NEW YORK (AP) - Coming two weeks after Election Day, a book from President Barack Obama for some of the nation’s nonvoters: inspirational stories for children about American pioneers.
“Of Thee I Sing: A Letter to My Daughters” is a tribute to 13 groundbreaking Americans, from the first president, George Washington, to baseball great Jackie Robinson to artist Georgia O’Keeffe. It will be released Nov. 16 by Alfred A. Knopf Books for Young Readers, an imprint of Random House Children’s Books, which will officially announce the new work Tuesday. Knopf declined to identify the other 10 subjects.
Obama is not the first president to write for young people. Jimmy Carter’s “The Little Baby Snoogle-Fleejer” was published in 1995, more than a decade after he left office. More in line with Obama’s effort, Theodore Roosevelt collaborated with Henry Cabot Lodge on “Hero Tales from American History,” released in 1895, before Roosevelt was president.
Obama’s book is illustrated by Loren Long, whose many credits include Watty Piper’s classic “The Little Engine That Could,” Randall de Seve’s “Toy Boat” and Madonna’s “Mr. Peabody’s Apples.” Long wrote and illustrated the children’s stories “Otis” and “Drummer Boy.” His cover design for “Of Thee I Sing” is a sunny impression of presidential daughters Sasha and Malia Obama walking their dog, Bo, along a grassy field.
“It is an honor to publish this extraordinary book, which is an inspiring marriage of words and images, history and story,” Gibson said Monday in a statement. “‘Of Thee I Sing: A Letter to My Daughters’ celebrates the characteristics that unite all Americans _ the potential to pursue our dreams and forge our own paths.”
Obama’s 40-page book will have a first printing of 500,000 copies and a list price of $17.99. Both of Obama’s previous works, the memoir “Dreams From My Father” and the policy book “The Audacity of Hope,” are million sellers published by Crown, a division of Random House Inc.
The president will donate any author proceeds to “a scholarship fund for the children of fallen and disabled soldiers serving our nation,” the publisher said in a statement.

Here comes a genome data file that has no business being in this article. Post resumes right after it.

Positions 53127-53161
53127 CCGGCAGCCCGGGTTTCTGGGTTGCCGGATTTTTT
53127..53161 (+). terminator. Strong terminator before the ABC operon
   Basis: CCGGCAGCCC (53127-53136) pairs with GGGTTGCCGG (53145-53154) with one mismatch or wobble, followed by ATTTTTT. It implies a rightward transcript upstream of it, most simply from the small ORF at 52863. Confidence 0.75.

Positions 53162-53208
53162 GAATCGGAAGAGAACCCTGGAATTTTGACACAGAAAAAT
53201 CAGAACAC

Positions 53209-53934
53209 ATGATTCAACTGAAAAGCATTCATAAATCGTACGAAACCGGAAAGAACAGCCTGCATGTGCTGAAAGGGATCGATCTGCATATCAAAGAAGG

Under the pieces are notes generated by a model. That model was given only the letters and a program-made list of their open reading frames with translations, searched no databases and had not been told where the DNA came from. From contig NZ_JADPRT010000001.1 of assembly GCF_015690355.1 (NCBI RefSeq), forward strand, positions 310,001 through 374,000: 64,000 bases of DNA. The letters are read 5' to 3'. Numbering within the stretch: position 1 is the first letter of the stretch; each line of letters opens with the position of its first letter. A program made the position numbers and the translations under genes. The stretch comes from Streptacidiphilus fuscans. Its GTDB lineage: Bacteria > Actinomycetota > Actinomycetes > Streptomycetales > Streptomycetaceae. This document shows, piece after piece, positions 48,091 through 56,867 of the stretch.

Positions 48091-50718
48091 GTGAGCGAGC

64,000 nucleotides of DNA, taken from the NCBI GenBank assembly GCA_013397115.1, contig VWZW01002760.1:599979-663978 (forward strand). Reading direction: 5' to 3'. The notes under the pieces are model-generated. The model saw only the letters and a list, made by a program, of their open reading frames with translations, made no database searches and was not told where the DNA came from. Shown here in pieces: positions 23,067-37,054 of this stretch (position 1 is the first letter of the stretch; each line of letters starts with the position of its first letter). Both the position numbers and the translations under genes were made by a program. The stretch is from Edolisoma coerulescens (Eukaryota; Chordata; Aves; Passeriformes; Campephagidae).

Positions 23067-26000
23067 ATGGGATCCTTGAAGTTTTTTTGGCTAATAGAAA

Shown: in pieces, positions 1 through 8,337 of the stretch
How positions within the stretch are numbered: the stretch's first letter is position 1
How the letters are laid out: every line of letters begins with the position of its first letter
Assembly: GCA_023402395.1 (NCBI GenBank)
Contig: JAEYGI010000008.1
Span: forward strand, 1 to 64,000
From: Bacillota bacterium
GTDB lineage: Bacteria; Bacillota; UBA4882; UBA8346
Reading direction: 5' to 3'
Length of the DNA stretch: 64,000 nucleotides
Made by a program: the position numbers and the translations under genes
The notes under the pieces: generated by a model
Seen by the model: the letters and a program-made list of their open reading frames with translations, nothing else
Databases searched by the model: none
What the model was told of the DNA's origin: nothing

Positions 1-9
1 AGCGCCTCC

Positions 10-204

Obama agreed with Random House in 2004 to write a children’s book, which, according to the publisher, he completed before he became president. “Of Thee I Sing” is part of a $1.9 million, three-book deal with Random House reached in 2004, according to a disclosure report filed in 2005, when Obama was a U.S. senator from Illinois. The other two books were nonfiction.
A financial disclosure form released by the White House in May 2010 refers to an agreement _ originated in 2004, amended on Jan. 9, 2009, shortly before Obama became president _ for a “nonfiction work, the subject to be determined,” that would not come out while he was in office.
The children’s book and the nonfiction work are separate projects, although both are part of the three-book deal, said Obama’s literary representative, Washington attorney Robert Barnett. The other nonfiction book was “The Audacity of Hope,” released in 2006.
Neither Barnett nor the publisher would comment on the timing of the new book’s release.
Obama also had a $500,000 agreement with Random House in January 2009 for an abridged young-adult edition of “Dreams of My Father” to be “prepared and released by the publisher subject to the president’s approval,” according to the disclosure form.
Knopf spokeswoman Noreen Herits declined to say if Obama would promote his children’s book or whether it would be available in audio or digital formats, although an official with knowledge of the book said an e-edition would come out simultaneously with the print version. The official was not authorized to publicly discuss the project and asked not to be identified.
The e-book is unlikely to be available on Amazon.com’s Kindle reader, the most popular e-device, which does not allow for illustrated texts. Random House does not currently sell books directly through the Apple iPad store, but in a separate announcement Monday the publisher said it had begun a partnership with the Seattle-based digital company Smashing Ideas to work on children’s books apps for electronic devices, including the iPad.